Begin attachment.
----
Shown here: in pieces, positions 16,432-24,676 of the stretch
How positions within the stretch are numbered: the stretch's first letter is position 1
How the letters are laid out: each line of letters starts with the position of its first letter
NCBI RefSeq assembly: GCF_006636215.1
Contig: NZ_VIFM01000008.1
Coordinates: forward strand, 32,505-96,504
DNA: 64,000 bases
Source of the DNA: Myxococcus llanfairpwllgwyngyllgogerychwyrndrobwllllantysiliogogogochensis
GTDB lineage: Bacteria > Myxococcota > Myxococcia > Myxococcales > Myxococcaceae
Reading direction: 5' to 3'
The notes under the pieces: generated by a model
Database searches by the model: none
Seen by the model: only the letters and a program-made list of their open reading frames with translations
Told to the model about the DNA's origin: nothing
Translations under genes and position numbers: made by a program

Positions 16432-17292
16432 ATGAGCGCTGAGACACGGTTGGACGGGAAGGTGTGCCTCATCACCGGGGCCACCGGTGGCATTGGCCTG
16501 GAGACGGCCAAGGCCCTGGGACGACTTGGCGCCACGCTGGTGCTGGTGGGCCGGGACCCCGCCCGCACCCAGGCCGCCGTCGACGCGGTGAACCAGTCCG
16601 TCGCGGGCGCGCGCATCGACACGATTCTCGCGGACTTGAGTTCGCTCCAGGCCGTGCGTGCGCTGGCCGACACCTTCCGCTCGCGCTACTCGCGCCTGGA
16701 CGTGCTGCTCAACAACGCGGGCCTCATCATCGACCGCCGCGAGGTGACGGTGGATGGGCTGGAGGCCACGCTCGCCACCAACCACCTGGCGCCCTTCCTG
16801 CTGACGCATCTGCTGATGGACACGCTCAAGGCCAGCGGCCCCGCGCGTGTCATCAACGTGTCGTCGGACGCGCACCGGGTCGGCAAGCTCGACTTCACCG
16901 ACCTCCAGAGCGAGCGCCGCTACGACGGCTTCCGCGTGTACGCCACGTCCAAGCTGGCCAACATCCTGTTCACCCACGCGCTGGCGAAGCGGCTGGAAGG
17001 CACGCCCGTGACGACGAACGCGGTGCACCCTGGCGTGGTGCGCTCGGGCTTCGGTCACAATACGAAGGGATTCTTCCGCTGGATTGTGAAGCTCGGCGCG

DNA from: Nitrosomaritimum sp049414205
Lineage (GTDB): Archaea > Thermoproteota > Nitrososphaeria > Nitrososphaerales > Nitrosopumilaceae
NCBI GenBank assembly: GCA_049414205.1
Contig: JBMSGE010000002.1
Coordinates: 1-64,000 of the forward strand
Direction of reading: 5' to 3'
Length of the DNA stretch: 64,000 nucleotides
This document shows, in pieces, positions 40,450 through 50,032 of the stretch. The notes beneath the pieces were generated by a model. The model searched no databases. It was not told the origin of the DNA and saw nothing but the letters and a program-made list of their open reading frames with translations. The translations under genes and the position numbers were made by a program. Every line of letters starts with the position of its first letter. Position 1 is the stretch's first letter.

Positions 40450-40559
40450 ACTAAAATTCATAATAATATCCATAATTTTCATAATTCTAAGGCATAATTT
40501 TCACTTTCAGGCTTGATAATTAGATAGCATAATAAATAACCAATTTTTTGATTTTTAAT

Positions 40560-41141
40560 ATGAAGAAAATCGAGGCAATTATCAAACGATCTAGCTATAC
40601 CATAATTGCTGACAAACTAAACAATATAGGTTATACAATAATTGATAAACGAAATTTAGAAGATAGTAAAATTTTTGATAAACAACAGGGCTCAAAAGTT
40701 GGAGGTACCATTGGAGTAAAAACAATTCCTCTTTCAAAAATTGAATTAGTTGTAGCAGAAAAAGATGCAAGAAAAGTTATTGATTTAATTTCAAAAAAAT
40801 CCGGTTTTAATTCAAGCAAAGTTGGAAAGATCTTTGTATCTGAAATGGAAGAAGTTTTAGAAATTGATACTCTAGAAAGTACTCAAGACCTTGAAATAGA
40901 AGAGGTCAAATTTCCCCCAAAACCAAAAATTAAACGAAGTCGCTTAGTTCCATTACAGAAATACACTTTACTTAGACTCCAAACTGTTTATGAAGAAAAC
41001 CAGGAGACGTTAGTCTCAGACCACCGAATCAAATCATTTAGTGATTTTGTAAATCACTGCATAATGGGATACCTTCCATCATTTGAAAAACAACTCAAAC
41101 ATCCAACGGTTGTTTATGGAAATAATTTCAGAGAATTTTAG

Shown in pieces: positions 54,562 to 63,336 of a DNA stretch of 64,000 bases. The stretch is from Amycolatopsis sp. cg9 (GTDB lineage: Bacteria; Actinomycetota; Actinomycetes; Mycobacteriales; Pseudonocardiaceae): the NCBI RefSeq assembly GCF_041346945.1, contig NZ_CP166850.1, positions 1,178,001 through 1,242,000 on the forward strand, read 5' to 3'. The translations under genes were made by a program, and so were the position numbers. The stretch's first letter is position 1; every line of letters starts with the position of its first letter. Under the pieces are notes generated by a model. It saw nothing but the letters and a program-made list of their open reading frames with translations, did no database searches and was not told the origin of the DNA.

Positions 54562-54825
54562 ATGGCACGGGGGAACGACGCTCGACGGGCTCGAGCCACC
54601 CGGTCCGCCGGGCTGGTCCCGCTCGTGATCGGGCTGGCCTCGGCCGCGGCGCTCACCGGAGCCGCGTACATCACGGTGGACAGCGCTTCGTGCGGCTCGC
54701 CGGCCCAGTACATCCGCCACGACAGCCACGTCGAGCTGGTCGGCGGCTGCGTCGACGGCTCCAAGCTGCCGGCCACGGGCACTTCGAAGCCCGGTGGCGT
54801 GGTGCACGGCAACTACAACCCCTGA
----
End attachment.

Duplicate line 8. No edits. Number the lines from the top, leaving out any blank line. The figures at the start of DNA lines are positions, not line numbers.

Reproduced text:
Source of the DNA: Myxococcus llanfairpwllgwyngyllgogerychwyrndrobwllllantysiliogogogochensis